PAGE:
Steve Easterbrook, C.E.O. of McDonald’s Corp. recently resigned his position because he had a consensual affair with a fellow employee of the firm. Yikes!! I have to say I feel sorry for him because I met both my first and second husbands through work, so I’m speaking from a position of experience. And many of my friends also met their spouses and partners through work. In fact, I’m inclined to think that with today’s busy lifestyles and the long hours demanded by career-building, I don’t know a better way to meet someone. When you’ve sat in meetings together, attended business functions and witnessed the behaviours of your fellow employees at the office Christmas party, you learn a lot about a person. We spend so many hours each week with our coworkers that it’s natural they become like family, with some relationships growing closer than others. We see our coworkers at their worst while under stress, at their magnanimous best when being rewarded for superior performance and we soon learn who’s kind, who’s ethical, who is lazy and who is honest. The hours we spend with our coworkers under stressful conditions offers the most comprehensive insights into their character.
Now, don’t get me wrong. I don’t condone bullying or pressure by office predators in order to gain leverage. Heavens, no. We’ve all walked this earth long enough to know that scum bags exist but that’s not what we’re talking about here. This is about genuine consensual romantic relationships developing between coworkers, apart from #metoo. Having worked most of my career in the construction industry which is heavily weighted with male employees, the pickings were pretty good. There were many young engineers, tradespeople, technicians and other staff who mingled often with office staff. In the early years, most supervisory and management positions were male-dominated but as women entered more non-traditional fields, their numbers increased. We often joked about the ensuing relationships that inevitably developed and we were tempted sometimes to sit down and make a list of the marriages that sprang from work-related relationships in our company alone. There were dozens and perhaps even into the hundreds that resulted in people getting together at work, my own marriage being one of them.
I don’t know the specifics of Steve Easterbrook’s relationship. Perhaps he was married. Perhaps his partner was a subordinate. There are so many variables that may have been unsavory but it’s not our place to moralize. Love happens. Apparently, McDonald’s has a company policy that forbids consensual relationships with fellow employees. Their rationale is that they’re a company with strong family values and their executives and employees at all levels have to respect that dictum. Politicians are often subjected to the same moral scrutiny but as evidenced by today’s American President, it really doesn’t hold much water these days. The moral right makes the rules and they’re allowed to break them.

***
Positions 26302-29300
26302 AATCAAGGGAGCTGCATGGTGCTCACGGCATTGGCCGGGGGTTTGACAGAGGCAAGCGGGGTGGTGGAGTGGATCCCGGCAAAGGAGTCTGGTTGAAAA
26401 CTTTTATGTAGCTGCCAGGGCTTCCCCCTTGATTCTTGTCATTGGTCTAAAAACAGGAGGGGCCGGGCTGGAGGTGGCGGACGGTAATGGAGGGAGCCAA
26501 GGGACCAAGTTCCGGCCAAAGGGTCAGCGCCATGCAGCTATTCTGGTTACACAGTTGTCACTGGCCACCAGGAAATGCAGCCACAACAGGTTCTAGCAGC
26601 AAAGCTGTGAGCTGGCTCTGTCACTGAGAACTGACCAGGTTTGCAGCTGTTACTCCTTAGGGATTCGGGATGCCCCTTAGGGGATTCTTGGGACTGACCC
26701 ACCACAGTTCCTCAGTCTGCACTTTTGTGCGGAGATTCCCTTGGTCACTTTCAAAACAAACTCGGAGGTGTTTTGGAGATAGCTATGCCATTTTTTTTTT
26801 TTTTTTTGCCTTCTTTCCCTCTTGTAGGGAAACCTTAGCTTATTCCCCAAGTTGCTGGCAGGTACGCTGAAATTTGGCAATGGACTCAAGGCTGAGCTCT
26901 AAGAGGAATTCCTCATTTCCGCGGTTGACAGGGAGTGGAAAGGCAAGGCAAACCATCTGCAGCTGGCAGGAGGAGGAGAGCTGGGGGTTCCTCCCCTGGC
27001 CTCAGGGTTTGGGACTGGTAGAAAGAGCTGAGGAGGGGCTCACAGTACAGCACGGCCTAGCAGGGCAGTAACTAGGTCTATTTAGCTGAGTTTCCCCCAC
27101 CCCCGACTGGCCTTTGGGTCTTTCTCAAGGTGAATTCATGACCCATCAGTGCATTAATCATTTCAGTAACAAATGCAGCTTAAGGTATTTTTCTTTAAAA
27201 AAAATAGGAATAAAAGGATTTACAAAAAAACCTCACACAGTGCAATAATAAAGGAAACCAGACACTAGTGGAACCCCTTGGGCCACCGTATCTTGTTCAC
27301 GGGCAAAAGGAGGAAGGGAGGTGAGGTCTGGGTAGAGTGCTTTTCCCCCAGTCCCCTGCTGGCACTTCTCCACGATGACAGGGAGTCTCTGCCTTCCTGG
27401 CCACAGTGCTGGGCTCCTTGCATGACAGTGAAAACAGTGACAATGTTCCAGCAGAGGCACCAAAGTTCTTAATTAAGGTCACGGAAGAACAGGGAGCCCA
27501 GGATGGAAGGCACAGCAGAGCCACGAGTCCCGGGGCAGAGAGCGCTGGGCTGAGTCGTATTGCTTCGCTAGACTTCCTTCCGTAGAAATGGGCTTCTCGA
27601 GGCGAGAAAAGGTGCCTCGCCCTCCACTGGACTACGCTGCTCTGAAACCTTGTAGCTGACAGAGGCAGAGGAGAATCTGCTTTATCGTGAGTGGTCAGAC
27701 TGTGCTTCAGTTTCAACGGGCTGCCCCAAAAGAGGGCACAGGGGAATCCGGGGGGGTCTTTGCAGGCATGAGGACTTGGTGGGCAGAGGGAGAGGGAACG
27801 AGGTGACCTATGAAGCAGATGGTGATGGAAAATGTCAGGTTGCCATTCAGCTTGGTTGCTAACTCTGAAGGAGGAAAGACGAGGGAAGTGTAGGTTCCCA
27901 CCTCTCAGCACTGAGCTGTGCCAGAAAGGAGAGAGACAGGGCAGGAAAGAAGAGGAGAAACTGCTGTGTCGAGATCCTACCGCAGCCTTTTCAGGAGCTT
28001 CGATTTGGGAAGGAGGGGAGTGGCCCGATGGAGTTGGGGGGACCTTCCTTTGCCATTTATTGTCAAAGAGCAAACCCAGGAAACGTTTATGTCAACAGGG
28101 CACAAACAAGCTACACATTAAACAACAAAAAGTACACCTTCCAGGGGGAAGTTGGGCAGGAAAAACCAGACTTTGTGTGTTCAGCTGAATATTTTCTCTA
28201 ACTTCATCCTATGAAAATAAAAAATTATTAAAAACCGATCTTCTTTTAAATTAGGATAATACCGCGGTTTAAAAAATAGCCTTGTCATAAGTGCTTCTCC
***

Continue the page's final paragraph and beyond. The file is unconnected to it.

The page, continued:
When relationships develop between females and a male with a higher position in the corporate hierarchy, there could be serious fallout if the relationship falls apart. It’s difficult to work with someone you’ve broken up with and women are often dealt the losing hand in these circumstances. Her male superior may want her out-of-sight, out-of-mind and find it easier to terminate her. That’s the price women have unfortunately paid for failed workplace relationships since the beginning of time. When there’s an imbalance of power, the power exerts itself. I’m no longer in the workforce but I hope that has eased up with the #metoo movement and allowed women to continue working in the same environment if they wish to do so.
My husband and I worked together for nearly 30 years before we became “an item” and we have now been together for nearly 20 years. He was certainly above me in the management structure but I did not directly report to him. We’ve had many discussions recently about how our relationship would or could have been handled under current circumstances. Fortunately, the firm we worked for did not have a “No Fraternization” policy and as a result, many happy marriages resulted from employees working together. In fact, some of the offspring of those marriages are now second-generation employees. That is a good thing for everyone. Just ask Bill and Melinda Gates or Barrack and Michelle Obama. Michelle was Barrack Obama’s boss at the law firm where they both worked and I’d say that turned out to be a rather productive relationship.
I think the American military has similar policies to McDonald’s and as a result, a very senior military advisor was recently forced to retire early when it was disclosed he’d had an affair with another officer. The military may have specific reasons for their policy, but I don’t think any corporation has the right to dictate to its workers that they cannot become romantically involved. It has no business in the bedrooms of its employees, but I do think discretion on the part of coworkers is essential. As long they are doing their job and their relationship is not negatively impacting their performance, then the employer should have no say in the matter. If I’d worked for companies with such out-dated policies I’d probably be an old maid today instead of enjoying my life with someone I love and share a similar value system with. I feel for ya’ Steve Easterbrook. I hope your next employer is more open-minded. What do you think?